Edward Snowden, the NSA leaker who has been formally charged with espionage by the U.S. government, was the subject of an anonymously sourced story at CNN on Monday that, among other things, pushes back it the idea that Snowden was able to obtain the inner secrets of the surveillance agency. It's apparently in direct response to journalist Glenn Greenwald's earlier claim that Snowden had the "blueprint" for the agency at his fingertips. "Just because you have the blueprints doesn't mean you have the manual," the anonymous official told CNN, while floating the idea that the former contractor for the agency might not know what to do with what he has.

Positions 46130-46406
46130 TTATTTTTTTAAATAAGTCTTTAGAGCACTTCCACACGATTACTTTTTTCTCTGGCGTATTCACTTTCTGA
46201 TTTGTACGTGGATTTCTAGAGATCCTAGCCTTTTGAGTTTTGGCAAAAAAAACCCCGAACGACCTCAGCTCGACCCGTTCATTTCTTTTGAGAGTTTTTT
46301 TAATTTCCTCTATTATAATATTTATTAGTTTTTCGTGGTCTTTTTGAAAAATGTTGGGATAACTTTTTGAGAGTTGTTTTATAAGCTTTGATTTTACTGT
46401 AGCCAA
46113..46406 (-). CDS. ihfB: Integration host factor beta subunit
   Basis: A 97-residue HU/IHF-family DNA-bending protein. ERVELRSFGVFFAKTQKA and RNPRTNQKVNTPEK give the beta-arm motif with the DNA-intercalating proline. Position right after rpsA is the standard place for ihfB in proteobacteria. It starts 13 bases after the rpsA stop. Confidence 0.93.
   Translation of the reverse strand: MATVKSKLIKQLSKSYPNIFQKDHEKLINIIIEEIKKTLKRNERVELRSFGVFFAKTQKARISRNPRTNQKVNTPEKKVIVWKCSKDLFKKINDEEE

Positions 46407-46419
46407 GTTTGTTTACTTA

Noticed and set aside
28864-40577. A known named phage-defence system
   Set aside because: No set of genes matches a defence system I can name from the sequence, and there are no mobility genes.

Earlier this month, Greenwald outlined the scope of Snowden's NSA stash, indicating that the whistleblower had refused to release some of the most sensitive information in his hands, based on what he described as Snowden's "careful and judicious journalistic test weighing public interest versus harm." That information includes the "blueprint" for the NSA, (which, contra the anonymous CNN source's zing, Greenwald also described as an "instruction manual"). So now that Greenwald and Snowden's version of events are out there, the U.S. is pushing back.